When inthemix speaks to the founder in the days before Ultra Music Festival 2013, his position is unchanged. “We’re not even having those conversations,” he says. “Ultra is 100-percent independent. We’re only interested in what we do and how we do it.”
Often the unsung heroes of the American EDM explosion, whilst Ultra’s ringleaders may not crave the spotlight and attention of some of the competitors, their power and influence stretches far across the globe, with a festival rumoured to be arriving in the highly competitive Australian market in 2013. As Faibisch tells inthemix, the company has come a long way. “Where we’ve got to over the past five years, compared to where we were at the start, it’s like night and day. When we started, we were a group of young kids. I started when I was 19. At the beginning it was a bit chaotic, but through the years we’ve built an incredible team.”
With the news in January that Sony Music had inked a deal with Ultra Music, the USA’s leading independent dance label, it represented EDM finally being welcomed into the major label establishment. In the process, Ultra founder Patrick Moxey has achieved a stunning rise up the industry ranks, now assuming the title of Sony’s president for electronic music. To put it in perspective, he recalls founding his label in 1995, on the back of pressing a single Roger Sanchez vinyl plate, at a time when dance music was effectively a dirty word.
“Radio stations and MTV didn’t want to know about it,” he tells inthemix. “I got involved though because I could feel the pulse of the music, a real pulse; that’s something you can’t manufacture. I’d go to a club like Twilo in NYC, and I’d see the whole place packed, heaving, new records being broken. I always knew this music would be huge; it just took a long time to get here. Now we’ve gone from being the bastard stepchild, to needing the best kind of marketing and promotion we can get for our artists. Ultimately, we’ve prevailed.”
The new partnership awards the distribution rights to Sony for Ultra Records’ North America catalogue. While there might have been endless talk of how the major labels’ power has diminished, Ultra boasts a daunting roster that includes Deadmau5, Calvin Harris, Tiesto and Steve Aoki among others. Moxey still sees plenty of benefits to be gained from joining an organisation with the global reach and infrastructure of Sony.
“As much as it’s not what it was a decade ago, in order for a major international act to really hit a superstar level, that concrete foundation of label support on a global basis is still essential. We really understand the nitty gritty of the marketing, Soundcloud and Beatport and everything else, and the nuances of what goes on from a fan’s perspective in electronic music. And ultimately, this is the level you need to be playing at.”
There’s a strong case to be made that Paul Morris presides over the most powerful artist roster in EDM. As CEO of AM Only, Morris leads a company that does it all: established names (Above & Beyond, Carl Cox, David Guetta, Tiësto), fast-rising stars (Hardwell, Julio Bashmore, Knife Party, Madeon) and hotly sought-after acts like Dog Blood, the pairing of Skrillex and Boys Noize. Speaking of Skrillex, he’s proven to be a stellar client for the agency, with six Grammys to his name. But he’s far from the roster’s only luminary. Take, as a snapshot, the line-up for AM Only’s 2013 SXSW showcase in Texas: next-gen headliners like Baauer, Zedd, Krewella and Alvin Risk alongside justly-hyped crossover stories Totally Enormous Extinct Dinosaurs, Disclosure, Rudimental and What So Not.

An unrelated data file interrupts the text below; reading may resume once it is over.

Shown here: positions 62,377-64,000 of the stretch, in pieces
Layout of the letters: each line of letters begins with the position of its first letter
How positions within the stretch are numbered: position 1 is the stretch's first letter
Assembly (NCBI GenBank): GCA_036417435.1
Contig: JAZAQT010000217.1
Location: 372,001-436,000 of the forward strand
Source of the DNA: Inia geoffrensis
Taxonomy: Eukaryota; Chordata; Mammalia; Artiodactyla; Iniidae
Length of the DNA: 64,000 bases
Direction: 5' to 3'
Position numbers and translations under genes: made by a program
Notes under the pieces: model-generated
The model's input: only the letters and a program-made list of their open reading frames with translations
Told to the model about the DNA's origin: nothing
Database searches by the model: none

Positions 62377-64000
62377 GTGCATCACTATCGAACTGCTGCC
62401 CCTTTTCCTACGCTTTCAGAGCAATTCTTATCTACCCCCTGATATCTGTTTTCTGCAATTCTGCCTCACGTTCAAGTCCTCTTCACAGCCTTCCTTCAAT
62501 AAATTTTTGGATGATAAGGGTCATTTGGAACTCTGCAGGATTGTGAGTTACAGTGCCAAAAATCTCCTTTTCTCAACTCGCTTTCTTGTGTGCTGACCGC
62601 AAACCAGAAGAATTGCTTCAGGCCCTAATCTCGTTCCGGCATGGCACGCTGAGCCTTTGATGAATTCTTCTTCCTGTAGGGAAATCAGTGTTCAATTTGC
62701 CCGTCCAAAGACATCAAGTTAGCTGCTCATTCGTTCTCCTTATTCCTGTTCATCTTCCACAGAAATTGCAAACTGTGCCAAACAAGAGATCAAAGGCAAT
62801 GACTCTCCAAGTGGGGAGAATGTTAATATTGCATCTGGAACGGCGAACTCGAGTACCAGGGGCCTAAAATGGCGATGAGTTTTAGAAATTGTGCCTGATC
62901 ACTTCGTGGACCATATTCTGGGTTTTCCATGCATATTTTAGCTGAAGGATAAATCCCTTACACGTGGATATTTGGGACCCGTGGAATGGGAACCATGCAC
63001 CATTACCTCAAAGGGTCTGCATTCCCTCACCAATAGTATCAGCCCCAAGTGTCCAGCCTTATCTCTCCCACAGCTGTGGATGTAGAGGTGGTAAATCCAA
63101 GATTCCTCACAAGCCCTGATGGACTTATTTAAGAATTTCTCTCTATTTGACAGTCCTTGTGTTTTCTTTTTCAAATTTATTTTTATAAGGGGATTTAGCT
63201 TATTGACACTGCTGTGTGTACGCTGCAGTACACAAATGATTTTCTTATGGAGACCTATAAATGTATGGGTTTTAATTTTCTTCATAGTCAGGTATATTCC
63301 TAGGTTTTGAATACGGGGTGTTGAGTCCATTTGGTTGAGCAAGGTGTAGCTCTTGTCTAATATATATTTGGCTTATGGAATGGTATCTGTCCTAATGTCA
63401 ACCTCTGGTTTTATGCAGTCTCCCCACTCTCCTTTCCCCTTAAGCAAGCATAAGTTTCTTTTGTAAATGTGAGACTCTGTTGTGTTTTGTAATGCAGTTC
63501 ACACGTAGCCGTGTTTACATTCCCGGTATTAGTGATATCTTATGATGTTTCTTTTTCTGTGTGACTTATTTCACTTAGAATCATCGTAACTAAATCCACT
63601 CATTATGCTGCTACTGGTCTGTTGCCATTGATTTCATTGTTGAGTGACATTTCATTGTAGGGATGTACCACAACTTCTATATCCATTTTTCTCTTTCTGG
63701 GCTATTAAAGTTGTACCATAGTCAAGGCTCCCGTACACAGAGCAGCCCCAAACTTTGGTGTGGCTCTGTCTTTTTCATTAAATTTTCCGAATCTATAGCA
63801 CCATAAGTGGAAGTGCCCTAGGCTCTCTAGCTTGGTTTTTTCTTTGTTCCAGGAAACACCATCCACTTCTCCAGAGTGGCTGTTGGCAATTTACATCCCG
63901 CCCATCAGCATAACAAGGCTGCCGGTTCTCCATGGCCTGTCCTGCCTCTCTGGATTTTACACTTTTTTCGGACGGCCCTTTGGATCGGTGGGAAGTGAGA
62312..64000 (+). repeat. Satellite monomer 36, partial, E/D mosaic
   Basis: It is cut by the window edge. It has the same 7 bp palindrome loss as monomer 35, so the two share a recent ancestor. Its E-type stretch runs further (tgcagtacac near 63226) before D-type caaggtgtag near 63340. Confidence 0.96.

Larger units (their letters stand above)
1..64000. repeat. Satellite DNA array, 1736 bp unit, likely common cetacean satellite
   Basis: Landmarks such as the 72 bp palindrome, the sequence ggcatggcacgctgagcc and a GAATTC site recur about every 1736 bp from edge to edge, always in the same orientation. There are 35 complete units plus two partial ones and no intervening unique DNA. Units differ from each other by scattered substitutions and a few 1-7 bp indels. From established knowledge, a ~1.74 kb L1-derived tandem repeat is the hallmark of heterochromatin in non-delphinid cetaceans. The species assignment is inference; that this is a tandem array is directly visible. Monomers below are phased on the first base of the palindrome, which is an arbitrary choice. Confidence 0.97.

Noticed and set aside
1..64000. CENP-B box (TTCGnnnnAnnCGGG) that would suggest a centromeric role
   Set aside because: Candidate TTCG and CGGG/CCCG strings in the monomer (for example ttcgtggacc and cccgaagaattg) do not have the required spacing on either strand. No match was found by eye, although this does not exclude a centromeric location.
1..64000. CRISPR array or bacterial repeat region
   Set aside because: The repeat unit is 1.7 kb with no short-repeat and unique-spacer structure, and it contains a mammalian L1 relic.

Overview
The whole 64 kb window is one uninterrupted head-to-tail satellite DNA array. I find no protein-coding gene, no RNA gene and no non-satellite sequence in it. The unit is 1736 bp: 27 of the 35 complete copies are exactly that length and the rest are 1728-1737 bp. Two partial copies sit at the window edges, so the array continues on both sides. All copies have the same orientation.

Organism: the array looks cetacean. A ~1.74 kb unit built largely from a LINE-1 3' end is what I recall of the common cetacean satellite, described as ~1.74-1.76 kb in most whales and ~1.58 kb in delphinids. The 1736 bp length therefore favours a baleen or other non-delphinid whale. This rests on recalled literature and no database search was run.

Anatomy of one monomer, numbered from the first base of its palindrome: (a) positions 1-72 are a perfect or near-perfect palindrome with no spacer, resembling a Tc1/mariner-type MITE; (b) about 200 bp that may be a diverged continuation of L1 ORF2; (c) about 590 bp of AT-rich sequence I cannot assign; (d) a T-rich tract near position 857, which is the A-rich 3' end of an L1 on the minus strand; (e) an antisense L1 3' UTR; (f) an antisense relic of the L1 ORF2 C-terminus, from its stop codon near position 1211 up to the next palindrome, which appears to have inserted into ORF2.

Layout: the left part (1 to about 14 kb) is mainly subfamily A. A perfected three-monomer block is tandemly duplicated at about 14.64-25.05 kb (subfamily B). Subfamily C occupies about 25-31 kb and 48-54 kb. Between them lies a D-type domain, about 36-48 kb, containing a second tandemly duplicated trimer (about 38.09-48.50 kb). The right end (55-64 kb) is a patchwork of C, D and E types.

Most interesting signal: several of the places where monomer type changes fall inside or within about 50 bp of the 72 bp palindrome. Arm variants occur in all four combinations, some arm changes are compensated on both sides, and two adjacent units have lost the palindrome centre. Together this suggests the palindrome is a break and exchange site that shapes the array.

AM Only began life in New York’s creative hub the East Village back in 1996, with Morris building a reputation as a leader in DJ bookings. In early 2012, he consolidated his position by taking on, as his partner, Paradigm, a full-service agency boasting some of rock’s biggest names on its books. Together, Morris and Paradigm are now positioned to execute whatever plan an artist has in mind, treating them as holistic brands and finding avenues outside touring in TV, film and endorsements, as well as unique opportunities in music. The key to Morris’ power? He has the long game in mind. As Ultra’s Russell Faibisch succinctly put it to inthemix: “Paul Morris is at the top of his game.”
While to most dance music fans he’s the instantly-recognisable voice of the Essential Mix and Essential Selection on BBC Radio 1, Pete Tong’s influence behind the scenes is just as ubiquitous. For over 20 years, Tong has exercised real influence in breaking and championing talent. His ace-card is leveraging the might of his radio shows, which reach millions of listeners each week through live broadcast and syndication.
Tong’s business ventures have included a central role alongside Ben Turner in the International Music Summit, an alliance with Pacha in Ibiza and perhaps his most powerful move, forming a partnership with William Morris Agency to create the much-feared WME Electronic.
In a widely-shared column for Music Week in 2012, Tong warned that big money could corrupt the scene. “Success inevitably attracts attention – and now numerous extremely wealthy individuals, big business and VC funds are eager to buy into the EDM action,” he wrote. “If allowed to run riot with their corporate machinery, these same people will destroy the scene.”
However, as We Love promoter Mark Broadbent countered, “Pete is ‘big business’, in my opinion. He is a director of big businesses within our scene, plays a part in the biggest agency – WME – in the world right now and DJs on our oldest national radio station, the BBC.” However you cut it, Tong is one of a rare few whose power reaches to both sides of the Atlantic, with intersections into all aspects of the business. He is a key connector of the scene on a global level.